One of the key question is why it is that you find these thoughts so upsetting. For many people it’s because they feel that having the thoughts means that they are a wicked person, may be responsible for harm or even that the thought might come true because they thought it. Dealing with those ideas is the first step and then the loop tape can help you confirm that nothing happens even if you don’t ‘fix’ the thought. Also, you can learn that if you ignore the thought the anxiety goes away.

CBT and anti-depressant that act on serotonin, in that order of preference. A great book is “Obsessive-compulsive disorder: The Facts” (Third Edition) by Padmal de Silva and Jack Rachman (pub: Oxford University Press – ISBN 0198520824). Also a newthe self help book by David Veale from Robinson (“Overcoming OCD”).

OCD and in particular a variant described as ‘ruminative’ OCD. This involves a preoccupation with worry and a fear that a particular thought will arrive in his head and he is working away to stop them. Sufferers tend to be rather intellectual because they think a lot and take thoughts very seriously – perhaps too seriously. At the heart of this disorder is a conviction that thoughts have great meaning whereas the approach from CBT is called a meta-cognitive approach which is to take a step back and consider how helpful this general approach to thinking is.

The therapeutic approach is not to take thoughts so seriously and consider the benefit of just allowing thoughts to come into and out of ones head without attaching too much significance to their presence or absence. It is also important not to assume we have too much control over our thoughts and to accept that this means we cannot be held too responsible for the precise content and nature of our thoughts.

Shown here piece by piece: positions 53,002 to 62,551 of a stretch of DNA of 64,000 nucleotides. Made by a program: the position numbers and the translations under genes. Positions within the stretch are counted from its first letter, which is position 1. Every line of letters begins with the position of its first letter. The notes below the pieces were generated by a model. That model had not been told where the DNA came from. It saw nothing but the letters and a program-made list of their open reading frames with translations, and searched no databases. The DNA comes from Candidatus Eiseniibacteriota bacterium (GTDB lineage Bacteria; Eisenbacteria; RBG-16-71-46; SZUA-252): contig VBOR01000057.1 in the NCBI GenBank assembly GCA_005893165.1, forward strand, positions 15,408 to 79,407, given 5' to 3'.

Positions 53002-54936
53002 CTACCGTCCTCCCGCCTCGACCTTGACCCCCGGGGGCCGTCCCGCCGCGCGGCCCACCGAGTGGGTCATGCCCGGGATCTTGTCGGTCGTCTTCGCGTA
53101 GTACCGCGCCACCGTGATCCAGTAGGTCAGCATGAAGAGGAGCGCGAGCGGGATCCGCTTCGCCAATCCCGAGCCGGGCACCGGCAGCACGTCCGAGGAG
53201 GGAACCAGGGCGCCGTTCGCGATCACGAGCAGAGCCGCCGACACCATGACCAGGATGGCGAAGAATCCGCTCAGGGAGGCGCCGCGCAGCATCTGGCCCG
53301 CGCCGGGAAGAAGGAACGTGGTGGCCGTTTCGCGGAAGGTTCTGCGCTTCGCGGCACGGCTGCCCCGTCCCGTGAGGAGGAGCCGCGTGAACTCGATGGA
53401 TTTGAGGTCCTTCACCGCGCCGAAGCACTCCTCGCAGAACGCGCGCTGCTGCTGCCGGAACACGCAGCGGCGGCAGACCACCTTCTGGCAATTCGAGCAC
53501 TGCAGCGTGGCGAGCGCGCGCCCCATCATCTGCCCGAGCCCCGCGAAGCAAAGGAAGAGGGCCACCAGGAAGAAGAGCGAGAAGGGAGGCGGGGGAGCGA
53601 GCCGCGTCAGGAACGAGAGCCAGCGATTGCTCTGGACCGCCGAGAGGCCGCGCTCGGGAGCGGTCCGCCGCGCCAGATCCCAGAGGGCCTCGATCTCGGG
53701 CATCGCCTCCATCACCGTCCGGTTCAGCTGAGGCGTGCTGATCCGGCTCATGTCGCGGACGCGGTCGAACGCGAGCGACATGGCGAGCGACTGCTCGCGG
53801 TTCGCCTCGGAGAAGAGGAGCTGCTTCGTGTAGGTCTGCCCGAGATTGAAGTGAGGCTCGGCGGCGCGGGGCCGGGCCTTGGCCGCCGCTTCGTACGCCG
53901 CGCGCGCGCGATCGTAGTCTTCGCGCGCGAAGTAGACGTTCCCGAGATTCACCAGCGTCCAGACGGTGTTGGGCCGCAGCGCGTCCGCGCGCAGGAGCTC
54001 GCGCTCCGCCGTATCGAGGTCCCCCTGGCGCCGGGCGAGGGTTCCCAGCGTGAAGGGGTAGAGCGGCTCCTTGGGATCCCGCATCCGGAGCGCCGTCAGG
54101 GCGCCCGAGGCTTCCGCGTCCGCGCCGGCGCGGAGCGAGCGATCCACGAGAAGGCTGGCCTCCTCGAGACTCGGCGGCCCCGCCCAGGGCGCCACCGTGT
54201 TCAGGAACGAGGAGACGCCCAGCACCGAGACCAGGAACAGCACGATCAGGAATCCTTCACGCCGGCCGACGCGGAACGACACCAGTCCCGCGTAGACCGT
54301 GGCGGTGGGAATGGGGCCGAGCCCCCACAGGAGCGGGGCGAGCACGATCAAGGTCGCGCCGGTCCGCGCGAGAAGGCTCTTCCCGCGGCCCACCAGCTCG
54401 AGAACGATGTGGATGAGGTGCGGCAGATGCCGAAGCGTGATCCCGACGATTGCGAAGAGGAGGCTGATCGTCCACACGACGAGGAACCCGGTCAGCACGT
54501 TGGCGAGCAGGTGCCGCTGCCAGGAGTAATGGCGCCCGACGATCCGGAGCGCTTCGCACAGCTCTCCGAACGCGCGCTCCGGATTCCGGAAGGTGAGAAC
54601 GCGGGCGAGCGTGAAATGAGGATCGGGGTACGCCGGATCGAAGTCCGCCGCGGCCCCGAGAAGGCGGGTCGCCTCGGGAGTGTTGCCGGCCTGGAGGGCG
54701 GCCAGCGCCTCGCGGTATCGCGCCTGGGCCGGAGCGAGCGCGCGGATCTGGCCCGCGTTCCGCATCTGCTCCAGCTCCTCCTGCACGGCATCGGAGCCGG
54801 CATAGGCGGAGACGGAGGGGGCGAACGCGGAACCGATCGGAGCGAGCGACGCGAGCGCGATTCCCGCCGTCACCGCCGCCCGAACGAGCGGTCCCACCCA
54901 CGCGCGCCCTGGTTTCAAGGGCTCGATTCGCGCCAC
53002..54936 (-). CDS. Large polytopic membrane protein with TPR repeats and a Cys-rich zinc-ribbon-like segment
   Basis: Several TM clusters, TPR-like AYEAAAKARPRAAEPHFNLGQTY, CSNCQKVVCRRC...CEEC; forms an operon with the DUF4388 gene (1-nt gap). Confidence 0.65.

There is another link which is that in my clinical experience sufferers from OCD and in particular the form manifested by rumination – where they are upset that they could even have some ‘bad’ thoughts and try to stop having them – tend to be more likely to be religious or at least, more conscientious, than the average person. This I think is because if you take the moral life seriously you constantly worry more about whether you are doing the right thing or not (if only politicians were more like this!) from moment to moment.

If you worry about yourself then this means you are more vigilant to signs of impending moral degradation. You then think that the very having of a ‘bad’ thought means you are a bad person. The problem with this reasoning is that ‘thoughts’ do not have the same significance as actions. Surely I can have the idle thought, lets say, of robbing my local bank which comes and goes totally innocuously, and that has a completely different moral status to me donning a balaclava and actually holding up the bank with a double-barrelled shot gun. OCD sufferers tend to think the thought is the same as the action.

Sexual thoughts in themselves raise troubling emotions for OCD sufferers as they are overly concerned with morals and obsess about whether they are immoral or evil for having certain sexual thoughts.

It is vital patients make sure they are getting the right psychological therapy which should not involve a lot of talking or dwelling on the past, but instead focuses on the here and now and actions the patient must take to counteract their anxiety and which exposes them in a gradual way to their fears.

There is a very small inherited element. What is inherited is some vulnerability to developing an anxiety problem; about 10 per cent. However many people with OCD don’t have it in their family and most people with it in their family don’t develop OCD.

OCD can start very early but reaches a peak in late teens. Most people develop it in their adolescence or later.